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Details of Grant 

EPSRC Reference: EP/R029946/1
Title: Solid-State NMR at 1.0 GHz: A World-Leading UK Facility to Deliver Advances in Chemistry, Biology and Materials Science
Principal Investigator: Brown, Professor S
Other Investigators:
Thomas, Professor PA
Researcher Co-Investigators:
Project Partners:
Department: Physics
Organisation: University of Warwick
Scheme: Standard Research
Starts: 01 May 2018 Ends: 30 April 2021 Value (£): 7,889,144
EPSRC Research Topic Classifications:
Analytical Science Biological & Medicinal Chem.
Drug Formulation & Delivery Materials Characterisation
Properties Of Earth Materials Protein chemistry
Structural biology
EPSRC Industrial Sector Classifications:
Chemicals Manufacturing
Pharmaceuticals and Biotechnology
Related Grants:
Panel History:
Panel DatePanel NameOutcome
29 Nov 2017 High-Field NMR for Physical and Life Sciences Announced
Summary on Grant Application Form
It is the structural arrangement and motion of molecules and ions that determine, e.g., the bulk properties of a material or the function of biomolecules. Therefore, the availability of state-of-the-art analytical infrastructure for probing atomic-level structure and dynamics is essential to enable advances across science. The power of solid-state Nuclear Magnetic Resonance (NMR) spectroscopy as such a probe is being increasingly demonstrated by applications to, e.g., materials for use as batteries or for radioactive waste encapsulation or capture of emitted carbon dioxide, pharmaceutical formulations, and protein complexes relevant to illness. Solid-state NMR is most sensitive to the local chemical structure (usually up to a few bond lengths) around a particular nucleus and is thus well suited to characterising the many important systems that lack periodic order, making it complementary to well-established diffraction techniques.

To extend the applicability of NMR, two key limiting factors must be addressed: sensitivity, i.e., the relative intensity of spectral peaks as compared to the noise level, and resolution, i.e., the linewidths of individual peaks that determine whether two close-together signals can be separately observed. Both sensitivity and resolution are much improved by performing NMR experiments at higher magnetic field; this proposal is to provide UK researchers with new solid-state NMR capability at a world-leading magnetic field strength of 23.5 Tesla, corresponding to a frequency for the 1H nucleus of 1.0 GHz. This builds on the very successful and well-established UK 850 MHz Solid-State NMR Facility, so as to create a combined 850 MHz and 1.0 GHz Facility whose sustainable ongoing and future operation will be based on the key factors that have enabled the success of the existing 850 MHz Facility: dedicated Facility Manager support and genuine nationwide buy-in achieved through oversight by a national executive and an independent time allocation procedure.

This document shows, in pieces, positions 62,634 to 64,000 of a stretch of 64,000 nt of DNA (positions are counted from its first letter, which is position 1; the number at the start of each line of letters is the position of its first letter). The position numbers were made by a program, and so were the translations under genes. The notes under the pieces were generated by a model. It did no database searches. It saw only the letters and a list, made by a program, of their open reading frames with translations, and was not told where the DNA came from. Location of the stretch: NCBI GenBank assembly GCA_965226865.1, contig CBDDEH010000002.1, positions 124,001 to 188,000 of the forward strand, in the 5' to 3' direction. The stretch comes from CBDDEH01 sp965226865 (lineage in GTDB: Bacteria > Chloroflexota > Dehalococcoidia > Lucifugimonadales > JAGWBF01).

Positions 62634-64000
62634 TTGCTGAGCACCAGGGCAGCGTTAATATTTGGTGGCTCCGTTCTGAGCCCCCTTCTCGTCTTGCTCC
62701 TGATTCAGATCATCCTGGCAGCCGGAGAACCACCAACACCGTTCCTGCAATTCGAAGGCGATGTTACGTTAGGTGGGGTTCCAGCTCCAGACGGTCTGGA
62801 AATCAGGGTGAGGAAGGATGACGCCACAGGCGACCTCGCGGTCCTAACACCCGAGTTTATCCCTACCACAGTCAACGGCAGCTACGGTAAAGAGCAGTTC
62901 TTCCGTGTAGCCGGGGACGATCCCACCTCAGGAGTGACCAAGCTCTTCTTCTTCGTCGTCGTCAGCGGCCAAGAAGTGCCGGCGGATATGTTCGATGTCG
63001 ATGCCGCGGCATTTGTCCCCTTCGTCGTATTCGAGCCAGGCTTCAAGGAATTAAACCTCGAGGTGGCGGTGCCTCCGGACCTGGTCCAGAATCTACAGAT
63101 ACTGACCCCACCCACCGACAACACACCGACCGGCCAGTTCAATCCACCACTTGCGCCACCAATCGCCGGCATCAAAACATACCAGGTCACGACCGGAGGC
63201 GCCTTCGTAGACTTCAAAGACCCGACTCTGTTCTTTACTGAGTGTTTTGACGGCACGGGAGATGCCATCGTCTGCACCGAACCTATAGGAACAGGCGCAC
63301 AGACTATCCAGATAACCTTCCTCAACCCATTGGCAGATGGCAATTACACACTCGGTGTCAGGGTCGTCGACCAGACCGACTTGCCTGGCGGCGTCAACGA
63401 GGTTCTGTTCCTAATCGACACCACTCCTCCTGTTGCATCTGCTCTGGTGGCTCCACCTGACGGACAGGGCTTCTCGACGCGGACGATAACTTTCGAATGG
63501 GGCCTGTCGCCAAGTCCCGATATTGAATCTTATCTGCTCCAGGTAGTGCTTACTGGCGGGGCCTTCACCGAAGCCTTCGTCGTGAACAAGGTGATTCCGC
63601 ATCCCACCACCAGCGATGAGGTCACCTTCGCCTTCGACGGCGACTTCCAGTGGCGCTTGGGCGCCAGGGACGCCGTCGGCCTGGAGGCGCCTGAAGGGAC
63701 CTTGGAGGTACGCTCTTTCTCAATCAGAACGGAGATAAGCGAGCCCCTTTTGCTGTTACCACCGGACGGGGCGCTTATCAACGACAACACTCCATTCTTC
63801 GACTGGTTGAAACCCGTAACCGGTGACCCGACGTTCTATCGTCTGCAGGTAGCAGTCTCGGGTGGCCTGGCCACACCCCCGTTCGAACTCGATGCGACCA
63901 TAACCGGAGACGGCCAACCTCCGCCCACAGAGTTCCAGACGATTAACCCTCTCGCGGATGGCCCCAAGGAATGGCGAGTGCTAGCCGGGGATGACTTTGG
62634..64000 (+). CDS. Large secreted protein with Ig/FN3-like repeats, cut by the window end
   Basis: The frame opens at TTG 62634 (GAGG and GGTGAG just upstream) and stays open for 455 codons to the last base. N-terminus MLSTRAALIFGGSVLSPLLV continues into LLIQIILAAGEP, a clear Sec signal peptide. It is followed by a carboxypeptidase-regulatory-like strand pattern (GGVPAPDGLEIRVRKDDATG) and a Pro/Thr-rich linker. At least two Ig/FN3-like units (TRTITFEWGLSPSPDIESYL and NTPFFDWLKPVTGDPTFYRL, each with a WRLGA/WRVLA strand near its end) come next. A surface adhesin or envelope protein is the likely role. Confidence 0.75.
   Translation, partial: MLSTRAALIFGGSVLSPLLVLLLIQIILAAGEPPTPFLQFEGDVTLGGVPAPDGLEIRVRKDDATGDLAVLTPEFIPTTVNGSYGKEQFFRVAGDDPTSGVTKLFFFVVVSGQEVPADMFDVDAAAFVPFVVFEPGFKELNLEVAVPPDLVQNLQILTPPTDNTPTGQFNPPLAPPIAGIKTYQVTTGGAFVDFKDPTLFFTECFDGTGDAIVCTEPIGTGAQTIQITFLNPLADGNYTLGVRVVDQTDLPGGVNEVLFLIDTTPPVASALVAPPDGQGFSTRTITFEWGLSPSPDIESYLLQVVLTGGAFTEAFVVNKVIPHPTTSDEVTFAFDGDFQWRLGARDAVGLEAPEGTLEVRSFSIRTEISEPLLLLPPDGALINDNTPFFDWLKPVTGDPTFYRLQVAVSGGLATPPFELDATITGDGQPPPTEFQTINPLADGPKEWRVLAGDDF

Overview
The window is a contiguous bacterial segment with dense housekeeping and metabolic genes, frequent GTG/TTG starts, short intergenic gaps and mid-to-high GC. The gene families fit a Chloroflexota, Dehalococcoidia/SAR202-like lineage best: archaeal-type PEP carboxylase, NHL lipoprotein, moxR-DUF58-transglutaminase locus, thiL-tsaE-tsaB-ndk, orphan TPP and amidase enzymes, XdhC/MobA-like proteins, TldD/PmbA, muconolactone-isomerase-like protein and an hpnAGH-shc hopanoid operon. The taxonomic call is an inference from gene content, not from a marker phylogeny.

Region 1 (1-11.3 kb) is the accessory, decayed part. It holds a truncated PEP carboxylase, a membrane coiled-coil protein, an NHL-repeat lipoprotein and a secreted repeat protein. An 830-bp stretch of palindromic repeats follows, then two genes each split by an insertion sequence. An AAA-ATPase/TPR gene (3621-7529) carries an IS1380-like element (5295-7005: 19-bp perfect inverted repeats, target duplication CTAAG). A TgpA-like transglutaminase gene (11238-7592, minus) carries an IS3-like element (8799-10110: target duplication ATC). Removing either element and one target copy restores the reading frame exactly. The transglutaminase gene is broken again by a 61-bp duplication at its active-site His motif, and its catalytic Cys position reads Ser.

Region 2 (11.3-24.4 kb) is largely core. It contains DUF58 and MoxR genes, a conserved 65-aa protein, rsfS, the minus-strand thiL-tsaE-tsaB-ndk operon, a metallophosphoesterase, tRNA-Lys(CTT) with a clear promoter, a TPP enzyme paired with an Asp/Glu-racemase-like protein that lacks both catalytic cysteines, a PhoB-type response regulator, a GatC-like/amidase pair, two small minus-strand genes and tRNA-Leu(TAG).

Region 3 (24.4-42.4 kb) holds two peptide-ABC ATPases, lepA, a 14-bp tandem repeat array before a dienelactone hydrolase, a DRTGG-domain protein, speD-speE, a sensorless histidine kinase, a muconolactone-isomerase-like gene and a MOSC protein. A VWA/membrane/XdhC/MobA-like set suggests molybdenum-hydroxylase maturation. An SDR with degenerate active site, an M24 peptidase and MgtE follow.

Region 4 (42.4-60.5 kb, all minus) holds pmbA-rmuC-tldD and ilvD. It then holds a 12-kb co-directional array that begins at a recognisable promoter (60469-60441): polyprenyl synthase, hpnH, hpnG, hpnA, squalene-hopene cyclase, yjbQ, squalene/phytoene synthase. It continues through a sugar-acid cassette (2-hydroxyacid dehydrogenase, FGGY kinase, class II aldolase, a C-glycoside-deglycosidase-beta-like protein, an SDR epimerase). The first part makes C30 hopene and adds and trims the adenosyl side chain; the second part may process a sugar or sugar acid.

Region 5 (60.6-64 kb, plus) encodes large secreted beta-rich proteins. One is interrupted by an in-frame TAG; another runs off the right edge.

The resonance frequencies of different nuclear isotopes are well separated such that an NMR spectrum is specific to a particular chosen isotope. NMR experiments at 23.5 Tesla will make use of as much of the Periodic Table as possible. In solid-state NMR, the experiment is usually performed by physically rotating the sample around an axis inclined at the so-called magic angle of 54.7 degrees to the magnetic field. Nuclei are classified according to their so-called spin quantum number, I. For the two most important I = 1/2 nuclei, 1H and 13C, 1.0 GHz will much benefit so-called inverse (i.e., 1H) detection experiments, e.g., for pharmaceuticals and protein complexes, as well as 13C-13C correlation experiments, e.g., for investigating structure and dynamics in plant cell walls. High magnetic field is particularly important for the study of the over two thirds of NMR-active isotopes that possess an electric quadrupole moment, i.e., a non-spherical distribution of electric charge (I of 1 and above). The residual broadening (in the usual NMR scale of ppm) that remains in the magic-angle spinning experiment is inversely proportional to the magnetic field squared; as well as improving resolution, the concentration of the signal intensity into a narrower lineshape means a still greater sensitivity dependence on the magnetic field strength. Application examples include 14N and 35,37Cl for pharmaceuticals, and 25Mg, 45Sc and 71Ga in materials science.

A test of a powerful technique is its applicability to a wide range of problems. The new 1.0 GHz ultra-high magnetic field solid-state NMR facility will make possible experiments that provide unique information for applications across science, ranging from materials for catalysis, radioactive waste encapsulation, batteries, drug delivery, through gaining new understanding of geological processes, to the life sciences, e.g., plant cell walls, protein complexes, membrane proteins and bone structure.

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Organisation Website: http://www.warwick.ac.uk